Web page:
Mellisa Fernandes in Zimbabwe
Gweru — Like most countries in the Sub- Saharan Africa region, is still typified by vast swathes of rural communal areas that tend to lag behind in the adoption of new technologies and in the process slowing down national economic development.
Experts say improving internet penetration essentially requires the mobilisation of information and communication technologies (ICTs) that can be utilised for poverty eradication.
Already Africa Watch Trust is expediting the development of an inclusive digital economy by setting up digital hubs more commonly known as Open Internet Centres (OIC) in marginalised communities to foster innovation and then develop new businesses.
OICs are temporary structures that are modular and easy to fabricate and deploy compared to permanent structures. They can, therefore, be moved from one area to another if the need arises.
Said Africa Watch Trust Executive Director Clive Tatenda Makumbe recently:
“We have identified ICTs as one of the pillars and cornerstones for economic development.
“It is, therefore, our endeavour as AWT, is to make sure that every person in Zimbabwe has access to ICTs and has the basic ICT literacy. We are building Open Internet Centres which are crucial in empowering citizens of Midlands province.
“Access to ICTs and effective participation in the digital economy is critical in improving the quality of life for all the citizens.
“The aim of the Open Internet Centres concept is to create centres where the community can access and use ICTs to promote their businesses, advance their education and improve their livelihoods.”
In a 2018 paper titled “Bridging the Rural and Urban Digital Divide”, the Organisation for Economic Co-operation and Development (OECD) — an intergovernmental economic organisation — says affordability and digital literacy are some of the key elements in policies that seek to address such a problem.
Reads part of the document:
“Barriers to broadband uptake in rural and remote areas are many and varied. The main barriers related to broadband adoption include the high cost of serving rural areas. Affordability can, of course, also be a barrier for urban areas though this may not relate to the higher cost of providing service as in rural areas …Digital literacy is the set of knowledge, skills, and behaviours that enable people to understand and use digital systems, tools and applications, and to process digital information.
These capabilities and aptitudes link strongly with a population’s capacity to be innovative, productive and creative, and to participate in democracy and the digital economy. Given that the Internet is increasingly the platform of choice for providing access to core services, including health care, banking, and government services, digital literacy becomes increasingly important for facilitating meaningful access to these services. Even where broadband Internet services are available, individuals may not be able to use the service to its fullest potential based on their level of digital literacy.”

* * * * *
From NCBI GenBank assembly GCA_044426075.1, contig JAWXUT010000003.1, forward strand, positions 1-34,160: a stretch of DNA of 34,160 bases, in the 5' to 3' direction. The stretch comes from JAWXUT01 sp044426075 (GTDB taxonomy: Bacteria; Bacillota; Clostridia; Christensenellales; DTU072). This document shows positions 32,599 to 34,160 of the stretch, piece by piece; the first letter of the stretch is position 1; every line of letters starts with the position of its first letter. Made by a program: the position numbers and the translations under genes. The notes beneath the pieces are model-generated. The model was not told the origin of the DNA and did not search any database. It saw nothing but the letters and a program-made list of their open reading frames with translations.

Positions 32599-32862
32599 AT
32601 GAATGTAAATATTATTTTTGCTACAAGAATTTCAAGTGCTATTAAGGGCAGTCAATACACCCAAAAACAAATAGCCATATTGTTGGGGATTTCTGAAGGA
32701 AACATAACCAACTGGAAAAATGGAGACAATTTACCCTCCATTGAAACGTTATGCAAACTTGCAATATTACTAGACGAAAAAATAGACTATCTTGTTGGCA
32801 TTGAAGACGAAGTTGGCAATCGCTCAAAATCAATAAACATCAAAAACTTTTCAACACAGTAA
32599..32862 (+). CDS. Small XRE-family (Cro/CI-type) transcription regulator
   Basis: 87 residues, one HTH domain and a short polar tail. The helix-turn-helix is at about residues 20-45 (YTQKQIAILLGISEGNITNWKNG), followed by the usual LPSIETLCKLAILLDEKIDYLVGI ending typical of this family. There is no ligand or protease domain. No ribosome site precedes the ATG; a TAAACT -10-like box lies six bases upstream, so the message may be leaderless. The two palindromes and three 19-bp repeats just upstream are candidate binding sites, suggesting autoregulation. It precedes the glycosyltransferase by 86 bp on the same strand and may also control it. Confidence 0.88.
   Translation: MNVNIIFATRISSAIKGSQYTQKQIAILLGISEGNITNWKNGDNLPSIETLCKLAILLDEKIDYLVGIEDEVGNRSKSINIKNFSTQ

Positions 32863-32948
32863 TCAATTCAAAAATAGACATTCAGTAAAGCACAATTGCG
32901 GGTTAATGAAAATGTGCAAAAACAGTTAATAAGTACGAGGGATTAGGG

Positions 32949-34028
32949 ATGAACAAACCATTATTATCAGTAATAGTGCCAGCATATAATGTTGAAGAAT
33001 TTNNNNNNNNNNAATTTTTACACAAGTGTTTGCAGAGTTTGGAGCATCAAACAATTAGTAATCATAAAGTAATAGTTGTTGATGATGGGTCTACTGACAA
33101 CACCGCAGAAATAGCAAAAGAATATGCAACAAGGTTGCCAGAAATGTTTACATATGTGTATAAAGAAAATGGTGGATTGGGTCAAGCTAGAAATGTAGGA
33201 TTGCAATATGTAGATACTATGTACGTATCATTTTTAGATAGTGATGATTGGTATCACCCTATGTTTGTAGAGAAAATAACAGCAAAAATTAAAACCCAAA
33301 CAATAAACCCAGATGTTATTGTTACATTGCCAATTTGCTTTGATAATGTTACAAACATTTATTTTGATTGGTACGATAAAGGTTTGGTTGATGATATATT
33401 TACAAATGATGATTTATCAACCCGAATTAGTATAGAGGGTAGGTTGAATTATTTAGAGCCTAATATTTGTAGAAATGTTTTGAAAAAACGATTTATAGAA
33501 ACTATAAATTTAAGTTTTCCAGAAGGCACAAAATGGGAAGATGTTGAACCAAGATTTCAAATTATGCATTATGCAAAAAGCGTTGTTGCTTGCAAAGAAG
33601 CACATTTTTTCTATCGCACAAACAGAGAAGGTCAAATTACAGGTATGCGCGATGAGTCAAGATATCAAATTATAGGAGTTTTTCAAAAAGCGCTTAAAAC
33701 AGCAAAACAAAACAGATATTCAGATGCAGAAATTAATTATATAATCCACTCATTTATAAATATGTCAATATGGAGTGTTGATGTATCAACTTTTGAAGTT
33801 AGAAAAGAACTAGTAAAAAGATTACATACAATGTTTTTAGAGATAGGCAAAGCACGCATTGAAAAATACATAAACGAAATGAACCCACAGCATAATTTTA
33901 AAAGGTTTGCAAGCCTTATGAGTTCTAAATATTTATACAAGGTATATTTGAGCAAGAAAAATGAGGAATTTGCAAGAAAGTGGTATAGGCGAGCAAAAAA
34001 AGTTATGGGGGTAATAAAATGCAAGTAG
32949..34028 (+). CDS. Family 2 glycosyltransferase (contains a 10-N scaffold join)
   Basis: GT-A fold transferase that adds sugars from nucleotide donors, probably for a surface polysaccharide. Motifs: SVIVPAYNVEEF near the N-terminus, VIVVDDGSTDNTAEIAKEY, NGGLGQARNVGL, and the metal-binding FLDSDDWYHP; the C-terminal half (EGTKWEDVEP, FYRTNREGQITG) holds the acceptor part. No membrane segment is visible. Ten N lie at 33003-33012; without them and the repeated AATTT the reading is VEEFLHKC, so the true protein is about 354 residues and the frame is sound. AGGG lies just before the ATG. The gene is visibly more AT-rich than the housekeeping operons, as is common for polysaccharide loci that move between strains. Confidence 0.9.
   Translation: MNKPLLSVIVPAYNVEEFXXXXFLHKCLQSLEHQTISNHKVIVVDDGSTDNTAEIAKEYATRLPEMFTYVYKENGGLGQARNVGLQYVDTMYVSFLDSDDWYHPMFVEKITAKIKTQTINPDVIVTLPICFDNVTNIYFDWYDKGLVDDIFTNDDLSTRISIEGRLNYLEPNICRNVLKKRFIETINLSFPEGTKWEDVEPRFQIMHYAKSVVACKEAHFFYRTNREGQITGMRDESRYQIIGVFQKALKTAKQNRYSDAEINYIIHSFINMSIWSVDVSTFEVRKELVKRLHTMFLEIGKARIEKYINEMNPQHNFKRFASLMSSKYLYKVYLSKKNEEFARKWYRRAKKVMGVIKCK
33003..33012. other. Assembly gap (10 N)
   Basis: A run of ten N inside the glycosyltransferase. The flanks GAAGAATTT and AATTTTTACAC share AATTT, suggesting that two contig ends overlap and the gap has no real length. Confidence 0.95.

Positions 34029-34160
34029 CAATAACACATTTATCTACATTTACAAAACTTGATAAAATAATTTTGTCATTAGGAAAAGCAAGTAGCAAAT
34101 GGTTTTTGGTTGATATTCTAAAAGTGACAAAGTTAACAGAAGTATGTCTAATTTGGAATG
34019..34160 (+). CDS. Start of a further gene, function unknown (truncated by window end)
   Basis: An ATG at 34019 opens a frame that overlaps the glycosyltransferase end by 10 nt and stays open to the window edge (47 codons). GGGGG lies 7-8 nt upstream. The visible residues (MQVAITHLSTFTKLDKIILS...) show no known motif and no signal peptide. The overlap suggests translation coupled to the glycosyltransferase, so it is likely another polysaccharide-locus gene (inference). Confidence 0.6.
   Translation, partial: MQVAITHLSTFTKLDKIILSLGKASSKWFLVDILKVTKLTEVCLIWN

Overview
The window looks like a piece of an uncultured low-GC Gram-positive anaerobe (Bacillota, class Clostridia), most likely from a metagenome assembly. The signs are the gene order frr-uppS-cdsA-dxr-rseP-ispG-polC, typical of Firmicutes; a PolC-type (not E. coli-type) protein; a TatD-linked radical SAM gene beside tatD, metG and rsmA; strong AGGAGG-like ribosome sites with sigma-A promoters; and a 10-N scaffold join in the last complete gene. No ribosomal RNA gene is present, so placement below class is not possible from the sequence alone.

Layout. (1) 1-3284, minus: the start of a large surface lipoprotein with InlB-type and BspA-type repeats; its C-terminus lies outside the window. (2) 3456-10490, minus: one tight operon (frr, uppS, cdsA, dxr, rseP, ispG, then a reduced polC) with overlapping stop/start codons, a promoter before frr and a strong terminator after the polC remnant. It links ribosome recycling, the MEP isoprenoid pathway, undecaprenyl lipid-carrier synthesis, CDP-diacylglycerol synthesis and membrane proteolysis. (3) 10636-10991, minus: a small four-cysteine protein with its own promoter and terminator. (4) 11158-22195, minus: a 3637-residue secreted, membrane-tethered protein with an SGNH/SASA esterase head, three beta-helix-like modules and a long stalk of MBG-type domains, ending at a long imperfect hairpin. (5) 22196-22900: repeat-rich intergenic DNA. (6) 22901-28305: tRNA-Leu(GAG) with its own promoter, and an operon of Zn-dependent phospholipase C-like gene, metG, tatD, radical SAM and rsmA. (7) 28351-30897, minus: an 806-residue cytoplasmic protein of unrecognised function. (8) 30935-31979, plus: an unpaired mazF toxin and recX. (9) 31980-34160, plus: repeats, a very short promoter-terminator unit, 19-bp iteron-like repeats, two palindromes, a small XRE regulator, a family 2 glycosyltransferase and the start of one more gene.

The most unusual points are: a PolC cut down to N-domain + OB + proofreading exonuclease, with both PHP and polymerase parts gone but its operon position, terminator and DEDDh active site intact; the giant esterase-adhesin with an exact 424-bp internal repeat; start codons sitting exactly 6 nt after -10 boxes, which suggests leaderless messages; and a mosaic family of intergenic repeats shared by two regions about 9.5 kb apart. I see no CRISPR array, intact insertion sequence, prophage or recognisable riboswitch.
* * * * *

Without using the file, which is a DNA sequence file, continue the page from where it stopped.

And Zimbabwe’s policymakers seem to have full awareness of this.
First things first, the OICs are completely free and accessible for those intending to use them.
And as Mr Makumbe has highlighted:
“The Gweru OIC is the Midlands’ provincial OIC and provides free training on basic skills in ICTs. To date, 9,000 members of the community have undergone free training in the use of computers throughout the province.
“The establishment of both conventional Open Internet Centres undoubtedly has downstream effects in the form of new employment opportunities.”
The significant role of reducing the rural-urban digital divide is something the Ministry of Information and Communication Technology, Postal and Courier Services fully appreciates.
“As we walk towards Vision 2030, as we are bridging the rural-urban divide, Government is committed to the attainment of a digital economy … The coverage that we have achieved thus far has transformed the lives of people in unprecedented ways,” said the ICT Minister Jenfan Muswere.
He adds: “Knowledge in the use of ICTs is now a basic need and an essential skill for productivity. Research and development in the use of ICTs is key, and in this respect the Government has taken the necessary steps to facilitate research and development through the establishment of these Community Information Centres in order to motivate the development of home-grown solutions to our socio-economic challenges.”